of videos from which we were able to extract a pulse signal. (a) is a
typical view of the face along with an example of our motion signal in
comparison to an ECG device. (b) is a subject wearing a mask. (c). is a
video of a subject with a significant amount of added white Gaussian noise.
extract heart rate and beat lengths from videos by measuring subtle
head motion caused by the Newtonian reaction to the influx of blood at
each beat. Our method tracks features on the head and performs
principal component analysis (PCA) to decompose their trajectories into
a set of component motions. It then chooses the component that best
corresponds to heartbeats based on its temporal frequency spectrum.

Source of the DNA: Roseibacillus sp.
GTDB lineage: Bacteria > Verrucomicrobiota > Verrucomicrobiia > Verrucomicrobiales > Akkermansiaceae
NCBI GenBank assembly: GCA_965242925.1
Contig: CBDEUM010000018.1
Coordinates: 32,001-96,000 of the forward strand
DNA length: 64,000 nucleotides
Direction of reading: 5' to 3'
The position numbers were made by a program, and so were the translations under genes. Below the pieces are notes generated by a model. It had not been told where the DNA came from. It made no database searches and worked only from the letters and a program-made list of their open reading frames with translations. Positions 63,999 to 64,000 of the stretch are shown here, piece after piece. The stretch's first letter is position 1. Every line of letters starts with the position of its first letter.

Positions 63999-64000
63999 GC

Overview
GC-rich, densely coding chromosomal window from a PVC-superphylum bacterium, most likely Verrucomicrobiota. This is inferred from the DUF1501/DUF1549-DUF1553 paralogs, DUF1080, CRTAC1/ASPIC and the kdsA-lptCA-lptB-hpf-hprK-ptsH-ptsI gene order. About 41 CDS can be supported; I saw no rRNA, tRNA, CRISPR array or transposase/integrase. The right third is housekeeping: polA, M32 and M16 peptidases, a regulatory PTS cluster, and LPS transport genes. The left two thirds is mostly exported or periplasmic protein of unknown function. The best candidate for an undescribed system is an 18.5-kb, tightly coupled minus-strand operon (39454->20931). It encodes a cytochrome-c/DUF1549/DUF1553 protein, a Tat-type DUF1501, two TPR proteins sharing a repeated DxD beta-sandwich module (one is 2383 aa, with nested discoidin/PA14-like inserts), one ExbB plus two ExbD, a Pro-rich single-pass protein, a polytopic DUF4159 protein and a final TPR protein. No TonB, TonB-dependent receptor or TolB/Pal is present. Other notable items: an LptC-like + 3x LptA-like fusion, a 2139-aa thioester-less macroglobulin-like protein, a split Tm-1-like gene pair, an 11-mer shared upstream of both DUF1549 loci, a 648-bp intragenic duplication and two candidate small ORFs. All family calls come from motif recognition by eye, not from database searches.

Finally, we analyze the motion projected to this component and identify
peaks of the trajectories, which correspond to heartbeats. When
evaluated on 18 subjects, our approach reported heart rates nearly
identical to an electrocardiogram device. Additionally we were able to
capture clinically relevant information about heart rate variability.
would like to thank Michael Rubinstein, Neal Wadhwa, Ronnachai
Jaroensri, Bill Freeman, Eugene Shih, Steve Lewin-Berlin and Chris
Small for their feedback. This work is funded by Quanta Computer and NSF.